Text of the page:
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Kansas Wage Payment Act and Fair Labor Standards Act

Kansas Wage Payment Act and Fair Labor Standards Act

May 10, 2018

The federal district court in Kansas has confirmed that employers covered by the Fair Labor Standards Act (FLSA) are not subject to Kansas overtime laws. In McGowan v. Genesis Health Clubs Management, Inc., Judge Daniel Crabtree granted a motion to dismiss the plaintiff’s overtime claim under the Kansas Wage Payment Act (KWPA). The Kansas Wage Payment Act is a state law that instructs employers on when and how to pay wages due employees. As the Kansas Supreme Court has explained and as Judge Crabtree mentioned in his opinion, in enacting the KWPA, the state legislature was attempting to fill a gap for employees not then covered by the FLSA.    

The KWPA covers a range of payment issues, but most often comes up in litigation when the employer has made certain withholdings from an employee’s paycheck. However, it does not govern the payment of overtime wages. Instead, overtime is addressed in the Kansas Minimum Wage Maximum Hour Law. This law requires Kansas employers to pay overtime wages for any time worked beyond 46 hours in a work week. It essentially is the state law counterpart to the FLSA. However, interestingly, it does not apply to any employer covered by the FLSA. The FLSA has broad coverage and applies to any business with at least two employees doing $500,000 in sales or other business. It also applies to hospitals, residential nursing or medical care facilities, schools, preschools, and government agencies and individuals involved in interstate commerce or domestic service.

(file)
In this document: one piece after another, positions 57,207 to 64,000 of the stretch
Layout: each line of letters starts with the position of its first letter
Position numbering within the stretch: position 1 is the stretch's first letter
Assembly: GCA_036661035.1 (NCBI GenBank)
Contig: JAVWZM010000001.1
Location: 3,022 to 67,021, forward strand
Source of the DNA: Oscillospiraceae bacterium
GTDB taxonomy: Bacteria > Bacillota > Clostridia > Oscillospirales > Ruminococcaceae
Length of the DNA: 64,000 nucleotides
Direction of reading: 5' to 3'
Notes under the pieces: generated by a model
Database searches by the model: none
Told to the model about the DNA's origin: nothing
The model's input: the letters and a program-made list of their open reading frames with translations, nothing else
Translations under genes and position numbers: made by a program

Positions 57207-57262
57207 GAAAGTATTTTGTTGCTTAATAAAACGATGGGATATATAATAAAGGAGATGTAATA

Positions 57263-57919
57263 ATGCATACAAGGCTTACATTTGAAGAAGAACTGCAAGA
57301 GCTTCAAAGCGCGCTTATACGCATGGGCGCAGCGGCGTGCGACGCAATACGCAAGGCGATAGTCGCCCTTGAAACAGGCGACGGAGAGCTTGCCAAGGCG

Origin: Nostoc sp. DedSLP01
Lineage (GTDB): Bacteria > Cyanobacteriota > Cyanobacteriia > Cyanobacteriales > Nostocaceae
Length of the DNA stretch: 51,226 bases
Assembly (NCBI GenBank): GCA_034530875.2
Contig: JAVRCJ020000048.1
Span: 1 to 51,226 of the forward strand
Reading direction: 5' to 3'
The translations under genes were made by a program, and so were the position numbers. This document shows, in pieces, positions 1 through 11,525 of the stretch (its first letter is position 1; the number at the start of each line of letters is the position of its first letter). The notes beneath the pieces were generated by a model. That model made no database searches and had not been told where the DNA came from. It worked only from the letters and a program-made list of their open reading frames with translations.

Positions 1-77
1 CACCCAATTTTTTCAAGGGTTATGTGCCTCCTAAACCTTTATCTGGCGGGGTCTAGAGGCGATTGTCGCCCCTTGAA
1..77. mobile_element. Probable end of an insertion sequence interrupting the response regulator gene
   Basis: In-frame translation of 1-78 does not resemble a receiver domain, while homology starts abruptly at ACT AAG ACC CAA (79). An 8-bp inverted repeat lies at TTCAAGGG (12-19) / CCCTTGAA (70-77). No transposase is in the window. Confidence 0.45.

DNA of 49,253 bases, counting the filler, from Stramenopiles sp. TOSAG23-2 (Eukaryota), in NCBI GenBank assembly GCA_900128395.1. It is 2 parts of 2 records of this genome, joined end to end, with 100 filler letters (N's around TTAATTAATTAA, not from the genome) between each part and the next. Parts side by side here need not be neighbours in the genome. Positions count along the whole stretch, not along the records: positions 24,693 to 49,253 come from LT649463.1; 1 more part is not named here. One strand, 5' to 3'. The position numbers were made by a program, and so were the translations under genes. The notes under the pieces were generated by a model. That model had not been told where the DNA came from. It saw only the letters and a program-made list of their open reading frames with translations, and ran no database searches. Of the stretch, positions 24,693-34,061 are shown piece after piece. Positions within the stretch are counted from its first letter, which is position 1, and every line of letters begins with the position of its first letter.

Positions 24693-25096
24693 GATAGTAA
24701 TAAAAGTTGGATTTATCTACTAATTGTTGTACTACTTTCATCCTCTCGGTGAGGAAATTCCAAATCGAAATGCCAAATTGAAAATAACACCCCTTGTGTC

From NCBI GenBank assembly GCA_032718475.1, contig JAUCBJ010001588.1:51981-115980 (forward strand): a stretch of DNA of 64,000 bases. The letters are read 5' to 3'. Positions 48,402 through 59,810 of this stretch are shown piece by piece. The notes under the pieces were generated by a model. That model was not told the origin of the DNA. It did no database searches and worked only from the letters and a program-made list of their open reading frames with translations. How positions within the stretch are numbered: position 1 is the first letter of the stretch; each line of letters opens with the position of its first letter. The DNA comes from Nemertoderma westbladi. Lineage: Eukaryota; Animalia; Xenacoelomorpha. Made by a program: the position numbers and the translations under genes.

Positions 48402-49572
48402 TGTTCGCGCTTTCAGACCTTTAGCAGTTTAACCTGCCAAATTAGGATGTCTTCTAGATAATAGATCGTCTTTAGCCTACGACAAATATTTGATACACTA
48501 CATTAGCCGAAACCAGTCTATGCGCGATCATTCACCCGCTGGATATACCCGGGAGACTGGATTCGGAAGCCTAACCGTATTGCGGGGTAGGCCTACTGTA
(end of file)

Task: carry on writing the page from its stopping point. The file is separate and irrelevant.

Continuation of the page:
In the McGowan case, plaintiff’s counsel relied on a case where a state administrative agency found a violation of the FLSA when a restaurant incorrectly diverted money into and then made improper payments from a tip pool. Based on that FLSA violation, the administrative agency determined there was a KWPA violation because the employer had failed to pay wages due the employee. The McGowan court distinguished this case from the facts at issue because the cited case did not involve a claim for unemployment wages.    

Plaintiffs can still raise KWPA claims as alternatives to FLSA claims that do not involve overtime. It continues to be important to review your payment practices and polices to ensure compliance with both the KWPA and the FLSA; however, when it comes to overtime rules in Kansas, the FLSA is likely your primary guide.